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Toronto Man Builds Mini Shelters For City’s Homeless Population To Survive Winter

Toronto Man Builds Mini Shelters For City’s Homeless Population To Survive Winter

We need more people like him!

A Toronto man is building mini shelters to help house the city’s homeless population during winter, Blavity reports.

Khaleel Seivwright is a carpenter looking to assist in any way possible as the city gears up for winter. The 28-year-old launched a GoFundMe to help support his mission of providing insulated compact shelters, setting an initial goal of $20,000. According to the campaign page, the homes cost about $1000 to build. He’s looking to purchase supplies to build the houses and cover a storage unit to hold materials, which is about $450 a month. To date, Seivwright has already raised nearly $100,000 to support his efforts, setting a new stretch goal of $200,000.

Seivwright said he wanted to start the initiative because he wanted to be of service to the city’s homeless population, especially with the impending winter and COVID-19 pandemic. Shelters in Toronto only have but so many resources. The winter is sure to deplete what little they have, especially given the need for social distancing, which may exacerbate the homeless crisis.

He detailed the small house design on the GoFundMe page, explaining how they work.

“These tiny shelters are designed to be mainly heated by body heat and because of their size and the insulation value of the walls, ceiling, and floor just body heat alone should be enough to keep the shelter around 16 degrees Celsius in -20 temperatures,” Seivwright wrote.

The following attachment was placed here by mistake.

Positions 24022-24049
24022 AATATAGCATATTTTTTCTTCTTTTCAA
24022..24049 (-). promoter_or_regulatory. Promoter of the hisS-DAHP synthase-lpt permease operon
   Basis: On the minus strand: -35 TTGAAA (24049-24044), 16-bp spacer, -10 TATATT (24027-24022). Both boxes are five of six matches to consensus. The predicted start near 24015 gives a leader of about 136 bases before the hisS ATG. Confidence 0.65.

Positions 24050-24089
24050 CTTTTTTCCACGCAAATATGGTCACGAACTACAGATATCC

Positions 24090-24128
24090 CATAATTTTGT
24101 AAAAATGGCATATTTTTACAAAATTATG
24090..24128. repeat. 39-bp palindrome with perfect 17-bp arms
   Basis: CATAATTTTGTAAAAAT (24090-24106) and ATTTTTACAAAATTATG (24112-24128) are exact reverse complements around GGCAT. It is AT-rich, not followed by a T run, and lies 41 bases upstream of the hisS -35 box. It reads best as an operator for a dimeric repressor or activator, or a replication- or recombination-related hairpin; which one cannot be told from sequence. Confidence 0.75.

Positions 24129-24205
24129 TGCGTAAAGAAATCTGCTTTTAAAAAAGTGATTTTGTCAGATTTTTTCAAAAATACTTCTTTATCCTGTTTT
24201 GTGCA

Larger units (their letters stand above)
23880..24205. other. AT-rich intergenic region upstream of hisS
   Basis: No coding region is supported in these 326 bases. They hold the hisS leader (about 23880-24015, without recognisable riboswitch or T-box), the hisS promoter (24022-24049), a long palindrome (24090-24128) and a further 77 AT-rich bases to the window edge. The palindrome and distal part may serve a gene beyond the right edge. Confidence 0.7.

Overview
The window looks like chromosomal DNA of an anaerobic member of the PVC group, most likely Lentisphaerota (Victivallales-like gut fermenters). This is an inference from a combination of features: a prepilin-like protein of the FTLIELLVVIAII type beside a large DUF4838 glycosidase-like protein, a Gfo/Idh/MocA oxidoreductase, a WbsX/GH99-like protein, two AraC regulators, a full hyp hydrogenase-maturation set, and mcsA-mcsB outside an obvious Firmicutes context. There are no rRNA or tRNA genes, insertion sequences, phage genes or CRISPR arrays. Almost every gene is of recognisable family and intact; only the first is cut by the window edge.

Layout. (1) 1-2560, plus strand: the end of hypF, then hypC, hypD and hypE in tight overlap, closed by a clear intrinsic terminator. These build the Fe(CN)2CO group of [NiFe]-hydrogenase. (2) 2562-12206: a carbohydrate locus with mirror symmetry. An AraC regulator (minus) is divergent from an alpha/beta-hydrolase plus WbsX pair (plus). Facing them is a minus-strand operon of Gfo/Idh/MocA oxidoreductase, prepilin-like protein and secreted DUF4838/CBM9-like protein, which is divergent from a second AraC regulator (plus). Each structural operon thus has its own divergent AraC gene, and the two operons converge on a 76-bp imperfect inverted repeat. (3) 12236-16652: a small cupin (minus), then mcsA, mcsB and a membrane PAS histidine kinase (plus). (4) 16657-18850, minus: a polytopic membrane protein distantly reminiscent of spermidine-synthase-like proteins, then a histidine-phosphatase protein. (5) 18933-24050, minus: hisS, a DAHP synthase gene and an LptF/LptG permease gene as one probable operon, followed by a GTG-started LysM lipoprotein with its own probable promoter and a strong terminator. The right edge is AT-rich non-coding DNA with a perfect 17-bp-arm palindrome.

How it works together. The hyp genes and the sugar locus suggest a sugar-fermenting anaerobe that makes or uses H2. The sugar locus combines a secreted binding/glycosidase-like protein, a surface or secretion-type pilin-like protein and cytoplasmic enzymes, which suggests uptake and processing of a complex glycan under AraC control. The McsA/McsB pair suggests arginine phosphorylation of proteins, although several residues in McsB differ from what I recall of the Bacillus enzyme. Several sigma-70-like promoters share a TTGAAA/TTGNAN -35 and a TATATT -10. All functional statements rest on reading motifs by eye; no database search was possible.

Photo Courtesy of Toronto Tiny Shelters/GoFundMe

Construction has already begun on some of the mini-homes as of late September. Each unit is equipped with a thick layer of fiberglass, a door, a small window and spinning caster wheels at each corner for easy transport. The wooden homes are a temporary alternative that provides more protection from the elements than tents. Seivwright is still looking for storage space, but offers these shelters to the city’s homeless residents free of charge, hoping that many of them will make it through the winter season. 

“I’m excited to do this because I know it can work; I love designing and building different interesting ideas. And I know it might help at least a few people get through this winter who might not and others in the future as well. I’ve never seen so many people staying outside in parks, and this is something I could do to make sure people staying outside in the winter could survive. This isn’t a permanent solution. This is just making sure people don’t die in the cold this winter.” Seivwright told CBC News

To support his efforts, visit the GoFundMe page.

Thank you for all you’re doing, Khaleel!

Photo Courtesy of CBC News